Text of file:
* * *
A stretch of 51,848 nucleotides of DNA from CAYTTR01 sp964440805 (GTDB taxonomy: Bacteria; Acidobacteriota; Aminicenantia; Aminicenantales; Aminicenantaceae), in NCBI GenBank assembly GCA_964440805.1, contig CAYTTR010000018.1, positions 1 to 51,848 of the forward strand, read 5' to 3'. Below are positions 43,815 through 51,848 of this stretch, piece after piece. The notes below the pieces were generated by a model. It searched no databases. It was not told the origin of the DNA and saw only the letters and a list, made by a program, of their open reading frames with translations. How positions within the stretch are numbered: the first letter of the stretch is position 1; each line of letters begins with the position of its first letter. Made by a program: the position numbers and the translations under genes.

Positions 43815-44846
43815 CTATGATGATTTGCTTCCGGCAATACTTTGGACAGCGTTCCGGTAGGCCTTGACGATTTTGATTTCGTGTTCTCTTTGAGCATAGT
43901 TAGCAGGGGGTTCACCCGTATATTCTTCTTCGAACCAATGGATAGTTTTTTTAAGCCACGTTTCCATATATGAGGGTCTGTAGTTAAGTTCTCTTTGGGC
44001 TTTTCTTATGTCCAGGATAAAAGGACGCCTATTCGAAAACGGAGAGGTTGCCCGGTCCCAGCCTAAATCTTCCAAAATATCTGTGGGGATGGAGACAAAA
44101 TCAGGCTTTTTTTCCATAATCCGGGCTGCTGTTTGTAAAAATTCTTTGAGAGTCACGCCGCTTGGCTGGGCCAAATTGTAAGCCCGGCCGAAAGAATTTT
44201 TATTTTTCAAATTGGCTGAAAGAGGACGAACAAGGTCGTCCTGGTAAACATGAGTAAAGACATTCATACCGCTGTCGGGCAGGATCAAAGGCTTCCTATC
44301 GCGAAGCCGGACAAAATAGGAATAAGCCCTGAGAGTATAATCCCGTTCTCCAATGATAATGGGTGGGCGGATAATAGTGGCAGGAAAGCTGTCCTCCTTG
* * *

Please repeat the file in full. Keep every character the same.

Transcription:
A stretch of 51,848 nucleotides of DNA from CAYTTR01 sp964440805 (GTDB taxonomy: Bacteria; Acidobacteriota; Aminicenantia; Aminicenantales; Aminicenantaceae), in NCBI GenBank assembly GCA_964440805.1, contig CAYTTR010000018.1, positions 1 to 51,848 of the forward strand, read 5' to 3'. Below are positions 43,815 through 51,848 of this stretch, piece after piece. The notes below the pieces were generated by a model. It searched no databases. It was not told the origin of the DNA and saw only the letters and a list, made by a program, of their open reading frames with translations. How positions within the stretch are numbered: the first letter of the stretch is position 1; each line of letters begins with the position of its first letter. Made by a program: the position numbers and the translations under genes.

Positions 43815-44846
43815 CTATGATGATTTGCTTCCGGCAATACTTTGGACAGCGTTCCGGTAGGCCTTGACGATTTTGATTTCGTGTTCTCTTTGAGCATAGT
43901 TAGCAGGGGGTTCACCCGTATATTCTTCTTCGAACCAATGGATAGTTTTTTTAAGCCACGTTTCCATATATGAGGGTCTGTAGTTAAGTTCTCTTTGGGC
44001 TTTTCTTATGTCCAGGATAAAAGGACGCCTATTCGAAAACGGAGAGGTTGCCCGGTCCCAGCCTAAATCTTCCAAAATATCTGTGGGGATGGAGACAAAA
44101 TCAGGCTTTTTTTCCATAATCCGGGCTGCTGTTTGTAAAAATTCTTTGAGAGTCACGCCGCTTGGCTGGGCCAAATTGTAAGCCCGGCCGAAAGAATTTT
44201 TATTTTTCAAATTGGCTGAAAGAGGACGAACAAGGTCGTCCTGGTAAACATGAGTAAAGACATTCATACCGCTGTCGGGCAGGATCAAAGGCTTCCTATC
44301 GCGAAGCCGGACAAAATAGGAATAAGCCCTGAGAGTATAATCCCGTTCTCCAATGATAATGGGTGGGCGGATAATAGTGGCAGGAAAGCTGTCCTCCTTG